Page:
Well, my dad looked up and saw me there, and his heart must have stopped. I remember that he started jumping up and down, almost like dancing, arms waving in the air. And after a few shocked exclamations, he began to say, "Don't move, Johnny! Stay there, stay there. Do not move!" Somehow I stayed put and my dad clambered up the structure and got us to safety. Whew.
I lived in the El Cerrito area until I was forty. In 1986, long after I'd graduated out of traffic patrol, El Cerrito declared July 15 John Fogerty Day. That little ceremony was very small and sweet, the mayor spoke, and a few fans came from far and wide. Usually when somebody gets these things it's because they invented something or cured a disease. In my case, the official proclamation mentioned songs: "Whereas Mr. Fogerty has written 'Proud Mary' and 'Down on the Corner' ..." Not everybody has a day set aside by their hometown, so being honored in that way is pretty untouchable to me. Whatever happens for the rest of my life, I will always remember that fondly.
I loved the song "Shoe-Fly Pie and Apple Pan Dowdy," and when I was a kid I sang it everywhere. Apparently, one Sunday morning at church I became filled with the spirit and broke into the song. I started dancing, and to illustrate the lyric I made my eyes bug out while I rubbed my naked tummy. The folks in church got a big kick out of this bouncy, diaper-wearing baby belting out "Shoe-Fly Pie." The more my parents tried to shush me, the more my "audience" laughed. I'm told I created quite a scene. Two years old and already on the road to perdition!
I can remember riding in the car in the dark back then. Nighttime. And my parents were singing to each other. With no accompaniment. They would sing a lot of old American and Irish standards, like "By the Light of the Silvery Moon," "Shine On, Harvest Moon," "Little Sir Echo," "Danny Boy" — things like that. They weren't singing to the radio, they were just singing with each other. They'd do one song they called "Cadillac" — "Cadillac, you got the cutest little Cadillac." I asked my parents about that one. I thought it was odd that somebody would write a song about a car. They explained to me that it was actually a song called "Baby Face," and they had changed the words. When Little Richard's second album came out, he had both "By the Light of the Silvery Moon" and "Baby Face" on there for the parents, and this made total sense to me.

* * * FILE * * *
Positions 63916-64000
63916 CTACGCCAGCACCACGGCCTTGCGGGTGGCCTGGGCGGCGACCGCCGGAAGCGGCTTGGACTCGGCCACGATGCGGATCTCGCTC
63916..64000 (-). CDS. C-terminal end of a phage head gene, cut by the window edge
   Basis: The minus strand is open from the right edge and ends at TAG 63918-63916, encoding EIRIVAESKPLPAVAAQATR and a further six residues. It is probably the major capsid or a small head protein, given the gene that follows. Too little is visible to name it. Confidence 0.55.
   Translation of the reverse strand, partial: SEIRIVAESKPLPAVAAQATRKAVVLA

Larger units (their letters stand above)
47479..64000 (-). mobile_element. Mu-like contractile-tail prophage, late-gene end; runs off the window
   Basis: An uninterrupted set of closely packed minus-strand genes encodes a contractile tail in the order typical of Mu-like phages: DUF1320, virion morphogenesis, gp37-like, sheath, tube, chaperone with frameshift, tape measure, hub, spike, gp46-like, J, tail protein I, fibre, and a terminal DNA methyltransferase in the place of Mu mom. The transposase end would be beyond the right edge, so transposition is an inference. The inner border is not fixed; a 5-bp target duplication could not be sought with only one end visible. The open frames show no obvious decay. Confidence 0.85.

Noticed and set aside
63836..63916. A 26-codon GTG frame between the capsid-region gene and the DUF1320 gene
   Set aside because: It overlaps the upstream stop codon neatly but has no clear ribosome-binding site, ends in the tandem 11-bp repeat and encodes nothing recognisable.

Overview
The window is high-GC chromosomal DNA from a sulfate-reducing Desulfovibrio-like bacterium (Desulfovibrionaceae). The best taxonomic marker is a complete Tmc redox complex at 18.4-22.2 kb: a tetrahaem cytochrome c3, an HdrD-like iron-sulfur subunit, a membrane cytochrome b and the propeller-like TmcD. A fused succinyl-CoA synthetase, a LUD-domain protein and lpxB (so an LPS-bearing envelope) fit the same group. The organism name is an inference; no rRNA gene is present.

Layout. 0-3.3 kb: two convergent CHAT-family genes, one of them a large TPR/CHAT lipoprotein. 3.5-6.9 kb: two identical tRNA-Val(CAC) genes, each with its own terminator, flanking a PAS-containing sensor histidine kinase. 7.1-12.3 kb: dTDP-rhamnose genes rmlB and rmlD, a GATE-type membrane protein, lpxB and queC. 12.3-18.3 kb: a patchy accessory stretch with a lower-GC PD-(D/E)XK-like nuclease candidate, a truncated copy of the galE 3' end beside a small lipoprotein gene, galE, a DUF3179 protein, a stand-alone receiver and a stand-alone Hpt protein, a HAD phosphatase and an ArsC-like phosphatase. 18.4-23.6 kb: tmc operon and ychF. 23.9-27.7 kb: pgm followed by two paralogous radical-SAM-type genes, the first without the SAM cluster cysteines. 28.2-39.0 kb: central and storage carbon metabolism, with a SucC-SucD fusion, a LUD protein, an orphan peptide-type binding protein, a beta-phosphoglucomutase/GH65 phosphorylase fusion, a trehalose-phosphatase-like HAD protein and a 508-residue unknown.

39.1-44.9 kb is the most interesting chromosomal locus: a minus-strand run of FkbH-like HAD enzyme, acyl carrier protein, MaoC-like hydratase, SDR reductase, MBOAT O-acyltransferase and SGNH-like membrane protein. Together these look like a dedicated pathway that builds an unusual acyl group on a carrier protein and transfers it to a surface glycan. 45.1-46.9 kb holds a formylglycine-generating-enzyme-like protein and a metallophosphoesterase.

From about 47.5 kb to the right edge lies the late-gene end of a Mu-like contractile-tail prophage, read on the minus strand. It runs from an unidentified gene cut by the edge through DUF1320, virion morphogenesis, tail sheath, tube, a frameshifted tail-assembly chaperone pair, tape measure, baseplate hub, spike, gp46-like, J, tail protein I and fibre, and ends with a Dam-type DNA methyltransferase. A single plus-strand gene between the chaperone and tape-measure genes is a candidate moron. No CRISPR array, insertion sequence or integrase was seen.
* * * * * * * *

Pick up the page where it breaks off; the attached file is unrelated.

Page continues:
Listening to my folks sing was really nice. I realized even then that it sounded full. I'd sit between them and sometimes sing along. If one of my parents sang a different note that complemented the melody of a song that I knew, like "Jingle Bells," I'd get curious — "That sounds good, but what are you doing?" They told me they were harmonizing. My parents were very good at it.
So that's where I first heard about harmony: sitting in the front seat in that old car with my parents. A little later, in public school, probably about the fourth grade, Mrs. Gufstafson would come in and teach music for an hour once a week or so. That's where I first learned "The Erie Canal Song" and "This Land Is Your Land." There was some American songbook we were learning from. Sometimes there would be a piano accompanying us, and sometimes we were just doing this a cappella. And I always looked forward to it.
Everyone was singing in unison, all singing melody, and I'd sit there and start singing harmony. I really had fun finding a note either over or under what the class was singing. And because there were forty kids singing their part and only me singing my part, it felt pretty safe to experiment. I was drowned out a bit, but I could hear it. If it was wrong, I could quickly change before anybody heard. Both my regular teacher and my music teacher would take note that I was somehow harmonizing — and knew what sounded right. Without being told. One day we were singing "Come Now and See My Farm for It Is Beautiful," and Mrs. Gufstafson looked over as I was singing away, and I said, "Is that okay?" She said yes and smiled.
Sound was one thing and lyrics another, and I have cared about both practically forever. My dad and I were in the car once, talking about the song "Big Rock Candy Mountain." We liked that song and he was explaining it to me. It seemed like a really fun place. Then we got to that "little streams of alcohol" part. I asked my dad, "What does that mean? What's 'alcohol'?" He said, "It's something grown-ups like to drink. That would be fun — a whole river full of it, like if there was a whole river of soda pop!" It's ironic: here I was, asking a guy the meaning of "alcohol" when I would eventually learn that he consumed far too much of it. And so would I.
There's certainly a lot of musical influence from both of my parents, but probably more so my mom because I was around her a lot more. My mom played what was called stride piano: her left hand would play a bass note and then a chord, and the right hand would be doing melody and also some syncopation. It was cool, kind of like boogie-woogie. And she was appropriately sloppy. It sounded kind of barrelhouse.